Unfortunately, the drone culling method kills drones to determine if there is a mite infestation. Despite this fact, culling drones is a quick and reliable method to check levels.

1. Select a frame (or comb) with a large patch of capped drone brood. Gently remove adult bees from the frame and locate it to an easy to work area.

2. Using a capping scratcher to remove the cappings from the selected brood cells. The drone brood within unfortunately must be impaled during this step.

3. Mites will be plainly visible on the pupae as they are removed from their cells. Two to three mites on single pupae indicate a serious problem. Two to three mites per 50 pupae indicate a low to moderate infestation.

4. Remove the culled brood, especially if heavily infected, or allow the bees to clean up after returning the frame to its original hive.

* Caped drone brood can be differentiate from capped worker brood as it has larger cells with slightly domed shaped capping.

* When returning the frame be sure to return it to its original hive, unless you are absolutely sure it does not carry any disease or mites.

* The sugar roll method for detection is a little more time consuming, but no bees must die for it to succeed.

Sugar Roll

The sugar roll method, also called the sugar shake method, is a technique that can be used to fairly reliable determine if bees have an infestation. Unlike the ether roll or drone culling however, when done properly there is no bee mortality.

1. Using a wide mouthed jar, such as a mason or pickle jar, cut a large hole in the lid and affix a rigid mesh in which bees can’t escape, size 8 hardware cloth serves this purpose well.

2. With the jar open add 2 to 3 tablespoons (approximately) of confectioner’s sugar to the bottom of the jar.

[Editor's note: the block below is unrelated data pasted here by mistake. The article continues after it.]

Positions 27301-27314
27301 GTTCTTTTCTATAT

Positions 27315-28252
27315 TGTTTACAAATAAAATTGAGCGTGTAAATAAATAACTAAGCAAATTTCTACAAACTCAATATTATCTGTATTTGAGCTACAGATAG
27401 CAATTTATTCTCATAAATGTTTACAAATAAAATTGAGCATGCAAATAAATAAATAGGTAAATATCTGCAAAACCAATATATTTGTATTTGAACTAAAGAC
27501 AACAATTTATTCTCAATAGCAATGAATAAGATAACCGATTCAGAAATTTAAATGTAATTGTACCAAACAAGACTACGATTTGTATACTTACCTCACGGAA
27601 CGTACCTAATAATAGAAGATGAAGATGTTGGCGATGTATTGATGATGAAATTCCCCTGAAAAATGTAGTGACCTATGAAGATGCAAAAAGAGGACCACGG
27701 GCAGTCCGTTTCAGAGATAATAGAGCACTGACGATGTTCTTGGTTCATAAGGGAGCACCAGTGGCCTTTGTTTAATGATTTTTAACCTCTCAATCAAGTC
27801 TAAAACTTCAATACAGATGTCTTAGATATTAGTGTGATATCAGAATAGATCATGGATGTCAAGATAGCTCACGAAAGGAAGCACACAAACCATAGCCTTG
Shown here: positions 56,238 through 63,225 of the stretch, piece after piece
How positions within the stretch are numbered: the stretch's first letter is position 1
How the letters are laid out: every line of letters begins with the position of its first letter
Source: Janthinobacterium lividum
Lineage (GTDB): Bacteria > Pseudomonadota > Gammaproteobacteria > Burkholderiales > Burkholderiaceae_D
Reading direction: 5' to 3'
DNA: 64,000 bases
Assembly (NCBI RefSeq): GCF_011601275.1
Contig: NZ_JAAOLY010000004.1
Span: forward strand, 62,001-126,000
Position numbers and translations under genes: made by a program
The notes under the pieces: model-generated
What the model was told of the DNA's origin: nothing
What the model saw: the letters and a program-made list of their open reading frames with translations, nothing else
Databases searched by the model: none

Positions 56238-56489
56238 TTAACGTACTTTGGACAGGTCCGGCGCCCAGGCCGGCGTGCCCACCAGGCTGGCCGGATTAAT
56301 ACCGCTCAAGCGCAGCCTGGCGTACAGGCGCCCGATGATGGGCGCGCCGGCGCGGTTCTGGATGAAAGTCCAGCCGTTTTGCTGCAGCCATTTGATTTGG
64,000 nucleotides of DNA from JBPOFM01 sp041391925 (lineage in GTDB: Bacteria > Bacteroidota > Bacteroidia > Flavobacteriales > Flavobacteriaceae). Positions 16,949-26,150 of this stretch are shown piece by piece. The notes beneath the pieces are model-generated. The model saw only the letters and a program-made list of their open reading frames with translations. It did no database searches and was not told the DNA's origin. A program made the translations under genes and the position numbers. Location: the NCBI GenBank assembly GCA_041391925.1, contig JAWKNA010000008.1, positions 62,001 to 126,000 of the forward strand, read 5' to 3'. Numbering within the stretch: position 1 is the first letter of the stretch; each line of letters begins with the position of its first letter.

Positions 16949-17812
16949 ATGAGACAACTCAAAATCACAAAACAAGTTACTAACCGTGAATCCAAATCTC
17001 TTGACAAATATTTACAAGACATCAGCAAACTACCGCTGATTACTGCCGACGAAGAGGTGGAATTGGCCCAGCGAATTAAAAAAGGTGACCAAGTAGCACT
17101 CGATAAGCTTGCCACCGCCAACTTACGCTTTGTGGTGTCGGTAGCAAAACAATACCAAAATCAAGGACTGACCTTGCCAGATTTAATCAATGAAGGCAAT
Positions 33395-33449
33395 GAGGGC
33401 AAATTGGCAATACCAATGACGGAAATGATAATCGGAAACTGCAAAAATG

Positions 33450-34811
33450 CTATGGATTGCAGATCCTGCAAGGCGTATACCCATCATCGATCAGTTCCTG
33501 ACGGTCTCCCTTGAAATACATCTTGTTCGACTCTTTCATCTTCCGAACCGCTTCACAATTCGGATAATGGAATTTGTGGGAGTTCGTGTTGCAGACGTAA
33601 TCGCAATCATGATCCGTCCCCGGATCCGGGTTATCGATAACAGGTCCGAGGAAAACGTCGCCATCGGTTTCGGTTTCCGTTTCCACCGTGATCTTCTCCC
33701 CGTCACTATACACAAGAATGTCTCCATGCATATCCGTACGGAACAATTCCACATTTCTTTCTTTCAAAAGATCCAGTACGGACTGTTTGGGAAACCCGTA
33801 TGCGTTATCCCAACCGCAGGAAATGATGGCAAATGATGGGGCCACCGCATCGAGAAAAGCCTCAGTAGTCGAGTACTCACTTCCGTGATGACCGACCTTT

3. Scoop the jar about 1/3 of the way full with bees (or 100 to 200 bees), being sure that you have not captured the queen quickly seal the jar with the lid you made.

4. Covering the lid, so as not to lose the sugar, vigorously gives the jar a several shakes. The more the better, to a point, this will surely aggravate the bees but should not cause them any serious harm.

5. Shake the sugar (and mites) out of the jar on to a piece of what paper or something with a similar white background. Set the jar of bees aside in the shade.

6. If you count one or more mites, it is advised that you begin some sort of treatment. If you count around a dozen mites, it means you have a significant infestation, and should immediately begin treatment. If you find more mites than you can easily count, your hive is in serious trouble.

7. Allow your recently jarred and jarred bees then to fifteen minutes rest before returning them to the hive. This is mainly for the sake of the beekeeper, as the bees for obvious reasons may be ready to sting. Although, some of your bees are now covered in sugar and appear to be little ghosts, don’t worry, their sisters are more than up to enjoying the task of cleaning the sugar off of them.

Notes

* Some keepers choose to use a modified sugar roll technique on entire packages of bees, but be sure not to do so to the queen. This technique is only useful when there is no brood, so it may similarly be stretched to include recently captured swarms.

* Although it is not often recommended to use powdered sugar in conjunction with bees, due to anti caking agents that may be present, it should not be a problem with this technique to the little exposure actually obtained.

Screened Bottom Board

Simply installing a screened bottom board allows you to keep mite levels in check without having to actively monitor.

* It is advisable to apply a sticky board, adhesive glue, or a thin layer of Vaseline to the catch tray of the bottom board so that live mites cannot return to the hive.